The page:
(October 26, 2012) – If endowments’ 2012 fiscal year was a wine vintage, there would be a lot of unsold cases gathering dust right now.
A preliminary study of 463 college and university endowment financial data shows an average return of -0.3% for the most recent fiscal year. That figure, calculated by the National Association of College and University Business Officers (NACUBO) and Commonfund Institute, is a marked drop from the 2011 mean of 19.2%.
Endowments’ fates tended to vary according to their size—but not by much. Funds with assets worth over $1 billion produced the best returns, averaging 1.2%, and small funds (under $25 million) came in second at 0.2%. Midsized endowments fared worst, with the lowest category being $25 million to $50 million, which posted a 0.8% loss.
“The data for fiscal year 2012 as well as for all longer periods confirm the historic pattern of outperformance by larger institutions, chiefly those with assets in excess of $1 billion,” said John Walda, NACUBO president and chief executive officer, and Commonfund Institute Executive Director John Griswold, in a joint statement. “This pattern was interrupted in the financial crisis of 2007 to 2009, when smaller institutions tended to outperform owing to their larger allocations to fixed income and short-term securities. This was short-lived, however, as larger institutions have produced the best returns over the fiscal years 2010 to 2012 period.”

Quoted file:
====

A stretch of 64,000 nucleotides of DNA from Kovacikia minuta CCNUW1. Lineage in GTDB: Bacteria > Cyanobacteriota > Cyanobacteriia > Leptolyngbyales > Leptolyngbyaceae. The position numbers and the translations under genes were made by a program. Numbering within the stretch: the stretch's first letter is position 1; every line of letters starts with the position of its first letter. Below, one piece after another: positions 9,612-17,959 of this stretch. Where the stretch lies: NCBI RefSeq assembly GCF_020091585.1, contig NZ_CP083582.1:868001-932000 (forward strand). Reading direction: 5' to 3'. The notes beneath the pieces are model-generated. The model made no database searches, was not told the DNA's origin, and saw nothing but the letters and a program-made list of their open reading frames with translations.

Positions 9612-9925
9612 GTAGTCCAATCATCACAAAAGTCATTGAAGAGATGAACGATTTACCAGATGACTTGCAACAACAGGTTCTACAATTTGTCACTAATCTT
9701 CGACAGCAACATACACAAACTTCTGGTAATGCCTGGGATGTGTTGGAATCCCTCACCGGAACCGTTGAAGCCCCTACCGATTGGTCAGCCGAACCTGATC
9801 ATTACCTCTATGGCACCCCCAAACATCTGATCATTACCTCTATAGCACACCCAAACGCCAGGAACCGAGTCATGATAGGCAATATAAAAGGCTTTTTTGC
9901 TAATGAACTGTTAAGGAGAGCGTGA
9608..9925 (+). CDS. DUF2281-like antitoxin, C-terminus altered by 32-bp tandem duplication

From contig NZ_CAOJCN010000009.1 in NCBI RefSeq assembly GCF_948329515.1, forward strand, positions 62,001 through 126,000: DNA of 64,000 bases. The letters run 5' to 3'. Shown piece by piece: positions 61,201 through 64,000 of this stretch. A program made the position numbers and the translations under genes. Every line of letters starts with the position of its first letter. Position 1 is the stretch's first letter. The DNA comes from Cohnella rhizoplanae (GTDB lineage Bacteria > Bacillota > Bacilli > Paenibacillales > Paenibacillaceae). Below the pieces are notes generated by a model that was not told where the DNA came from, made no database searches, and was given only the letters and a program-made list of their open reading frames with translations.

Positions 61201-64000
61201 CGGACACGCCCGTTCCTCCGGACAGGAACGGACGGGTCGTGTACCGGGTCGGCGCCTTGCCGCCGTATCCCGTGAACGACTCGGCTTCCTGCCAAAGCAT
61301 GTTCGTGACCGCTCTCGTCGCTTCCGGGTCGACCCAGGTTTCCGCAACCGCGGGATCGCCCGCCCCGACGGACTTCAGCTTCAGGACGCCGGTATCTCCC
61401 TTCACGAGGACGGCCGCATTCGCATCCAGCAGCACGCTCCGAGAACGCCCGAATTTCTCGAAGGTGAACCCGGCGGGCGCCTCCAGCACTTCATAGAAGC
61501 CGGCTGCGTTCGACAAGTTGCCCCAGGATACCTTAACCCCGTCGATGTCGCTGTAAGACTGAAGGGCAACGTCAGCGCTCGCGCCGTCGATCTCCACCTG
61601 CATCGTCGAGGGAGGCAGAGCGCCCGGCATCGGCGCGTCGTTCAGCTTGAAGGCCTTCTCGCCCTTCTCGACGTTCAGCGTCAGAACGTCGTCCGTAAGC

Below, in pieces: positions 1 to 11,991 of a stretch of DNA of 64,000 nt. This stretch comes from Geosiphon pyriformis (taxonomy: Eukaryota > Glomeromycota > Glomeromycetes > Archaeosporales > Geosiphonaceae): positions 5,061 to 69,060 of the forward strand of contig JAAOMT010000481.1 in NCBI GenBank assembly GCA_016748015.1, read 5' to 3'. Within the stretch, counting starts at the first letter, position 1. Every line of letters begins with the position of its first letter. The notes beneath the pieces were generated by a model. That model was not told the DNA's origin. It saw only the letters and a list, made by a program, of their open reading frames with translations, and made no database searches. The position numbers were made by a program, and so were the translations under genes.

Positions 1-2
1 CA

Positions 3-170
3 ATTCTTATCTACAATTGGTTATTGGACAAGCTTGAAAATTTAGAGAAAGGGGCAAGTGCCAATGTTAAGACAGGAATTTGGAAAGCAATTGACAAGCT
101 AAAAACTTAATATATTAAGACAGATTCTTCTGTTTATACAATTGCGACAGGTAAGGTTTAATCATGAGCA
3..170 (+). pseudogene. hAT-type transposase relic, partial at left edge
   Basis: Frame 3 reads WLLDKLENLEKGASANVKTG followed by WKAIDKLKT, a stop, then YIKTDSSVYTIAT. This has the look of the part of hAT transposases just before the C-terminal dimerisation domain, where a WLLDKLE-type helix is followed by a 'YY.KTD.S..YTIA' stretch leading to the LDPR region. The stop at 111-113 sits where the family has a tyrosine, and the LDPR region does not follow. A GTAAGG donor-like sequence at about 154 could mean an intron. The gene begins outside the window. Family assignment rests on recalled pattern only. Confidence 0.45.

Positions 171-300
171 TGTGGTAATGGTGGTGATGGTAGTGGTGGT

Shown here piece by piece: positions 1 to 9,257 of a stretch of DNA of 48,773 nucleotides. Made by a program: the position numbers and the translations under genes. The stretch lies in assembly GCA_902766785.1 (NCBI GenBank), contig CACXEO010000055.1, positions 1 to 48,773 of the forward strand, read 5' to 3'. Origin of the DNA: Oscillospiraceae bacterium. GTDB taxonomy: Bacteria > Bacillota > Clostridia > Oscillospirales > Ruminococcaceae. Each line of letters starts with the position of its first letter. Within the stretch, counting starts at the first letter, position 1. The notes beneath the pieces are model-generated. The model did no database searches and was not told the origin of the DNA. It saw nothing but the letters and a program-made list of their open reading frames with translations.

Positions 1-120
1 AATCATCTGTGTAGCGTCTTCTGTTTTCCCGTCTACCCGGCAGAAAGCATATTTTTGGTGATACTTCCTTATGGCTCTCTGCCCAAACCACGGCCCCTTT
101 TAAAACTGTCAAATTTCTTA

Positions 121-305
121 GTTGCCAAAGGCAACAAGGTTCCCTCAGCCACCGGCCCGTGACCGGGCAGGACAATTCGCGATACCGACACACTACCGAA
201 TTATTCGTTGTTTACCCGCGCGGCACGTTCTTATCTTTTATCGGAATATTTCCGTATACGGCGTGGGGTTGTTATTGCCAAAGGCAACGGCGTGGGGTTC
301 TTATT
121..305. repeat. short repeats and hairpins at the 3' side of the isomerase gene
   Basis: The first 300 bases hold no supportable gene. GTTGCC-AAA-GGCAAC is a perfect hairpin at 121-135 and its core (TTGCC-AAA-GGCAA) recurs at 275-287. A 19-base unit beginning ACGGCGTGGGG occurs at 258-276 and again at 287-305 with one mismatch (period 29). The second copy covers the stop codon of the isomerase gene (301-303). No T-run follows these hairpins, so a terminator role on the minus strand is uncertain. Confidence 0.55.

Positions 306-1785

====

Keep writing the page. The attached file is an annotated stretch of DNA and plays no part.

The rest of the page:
A handful of large and prominent endowments did manage to pull off passable gains. The Massachusetts Institute of Technology Investment Management Company added 8% to the university’s $10.3 billion fund, while Dartmouth College currently leads the Ivys with 5.8% gains.
The world’s largest university endowment, Harvard’s $30.7 billion fund, lagged behind even the lackluster average. Its portfolio lost 0.05% of its value in fiscal year 2012, suffering deep losses in its substantial emerging markets equities portfolio. The returns report noted that Harvard “carries relatively more exposure to both foreign and emerging markets than many of our peers.” While the Cambridge, Mass.-based endowment has roughly equal allocations to US, international developed, and emerging markets equities, according to its report, frontier stocks made up only 5.4% of Dartmouth’s portfolio at the close of fiscal year 2011. (The endowment has not yet released its full 2012 report.)
The NACUBO-Commonfund Institute study noted that asset allocation varied widely, even among funds of similar size. Still, endowments worth more than $1 billion averaged only 10% allocation in domestic equities, while the smallest fund category (less than $25 million) sunk about 37% of their assets into homegrown stocks.
The report noted that “perhaps the most significant trend in higher education asset allocation over the past decade has been growth in allocations to alternative strategies, especially among larger institutions.”
Researchers are still gathering data, and expect their final tally to include more than 800 institutions.